Xiaozhe Han, DDS, MSc, PhD

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Xiaozhe Han is interested in the host immune response in periodontal disease tissue destruction, particularly in the area of osteoimmunology, the interaction between the immune system and bone metabolism and its role in inflammatory bone destruction. He focuses on a specific immune cell subset, B-cells, and their novel and significant role in ameliorating gum diseases.

“As a practicing dentist, I know how important, and at times difficult, it is for patients to keep their teeth,” said Han. “As a scientist, I am fortunate to be working behind the scenes to help my patients. My ultimate goal is for my science to provide the answers that will allow me to improve patient care.”

Periodontitis is an inflammatory disease triggered by host immune response to pathogenic microorganisms in the periodontal biofilm, leading to the loosening and subsequent loss of teeth, and increased risk for the development of various systemic conditions. Current treatments do not offer complete amelioration of periodontal tissue destruction because they do not directly address the biological causes of periodontal pathogenesis—unbalanced, overly aggressive immune responses.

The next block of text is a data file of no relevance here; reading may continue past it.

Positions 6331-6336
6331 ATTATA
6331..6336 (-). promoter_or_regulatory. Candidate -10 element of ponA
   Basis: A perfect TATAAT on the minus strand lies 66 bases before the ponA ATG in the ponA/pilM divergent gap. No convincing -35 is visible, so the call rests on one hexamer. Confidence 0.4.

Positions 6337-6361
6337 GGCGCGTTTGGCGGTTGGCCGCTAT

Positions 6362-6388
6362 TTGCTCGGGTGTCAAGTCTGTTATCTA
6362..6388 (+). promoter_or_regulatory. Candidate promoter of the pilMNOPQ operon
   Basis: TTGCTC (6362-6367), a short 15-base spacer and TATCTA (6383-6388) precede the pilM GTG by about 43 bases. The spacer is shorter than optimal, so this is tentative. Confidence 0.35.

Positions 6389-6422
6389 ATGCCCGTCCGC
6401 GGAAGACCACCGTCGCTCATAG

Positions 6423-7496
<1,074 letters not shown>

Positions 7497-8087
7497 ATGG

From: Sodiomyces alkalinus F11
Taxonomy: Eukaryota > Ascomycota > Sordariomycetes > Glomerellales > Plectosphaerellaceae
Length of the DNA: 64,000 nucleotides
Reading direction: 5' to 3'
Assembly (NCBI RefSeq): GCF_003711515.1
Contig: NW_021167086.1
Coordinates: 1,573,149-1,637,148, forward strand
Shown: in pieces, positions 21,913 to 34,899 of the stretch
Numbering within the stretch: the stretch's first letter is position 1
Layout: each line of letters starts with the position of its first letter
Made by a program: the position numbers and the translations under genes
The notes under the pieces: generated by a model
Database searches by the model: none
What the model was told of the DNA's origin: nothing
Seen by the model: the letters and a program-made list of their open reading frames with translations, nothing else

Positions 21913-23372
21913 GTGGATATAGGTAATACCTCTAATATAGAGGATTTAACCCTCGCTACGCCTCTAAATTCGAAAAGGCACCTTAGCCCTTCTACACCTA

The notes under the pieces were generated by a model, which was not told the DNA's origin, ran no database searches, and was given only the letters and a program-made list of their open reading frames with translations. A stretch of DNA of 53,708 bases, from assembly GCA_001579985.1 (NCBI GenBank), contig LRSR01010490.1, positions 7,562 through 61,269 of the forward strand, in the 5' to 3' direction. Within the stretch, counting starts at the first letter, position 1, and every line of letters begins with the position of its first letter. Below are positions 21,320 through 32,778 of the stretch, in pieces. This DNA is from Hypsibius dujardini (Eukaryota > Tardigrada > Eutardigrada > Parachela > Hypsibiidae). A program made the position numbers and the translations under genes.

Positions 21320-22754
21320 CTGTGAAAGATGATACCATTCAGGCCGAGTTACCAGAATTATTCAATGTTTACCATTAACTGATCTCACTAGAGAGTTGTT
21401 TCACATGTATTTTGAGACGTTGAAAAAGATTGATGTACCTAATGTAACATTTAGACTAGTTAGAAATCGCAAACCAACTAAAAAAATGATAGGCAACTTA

There is compelling interest in developing targeted immunological interventions to treat periodontitis before it progresses to an expensive and refractory disease. B cells with a regulatory function (BREG) play a key role in immune system balance, restraining the excessive inflammatory responses by inhibiting pro-inflammatory cytokines and promoting regulatory T cell differentiation. The goal of Han’s current work is to characterize in vitro activated and expanded BREG in response to Toll-like receptor (TLR) agonists and co-stimulatory molecules, and to test these BREG to ameliorate periodontal bone resorption in vivo in a mouse model of experimental periodontal disease. His central hypothesis is that enhancing BREG function can reduce immune-mediated periodontal disease bone loss. Successful completion of this project would be expected to pave the way for systematic translational research to delineate BREG-directed amelioration of periodontitis pathogenesis.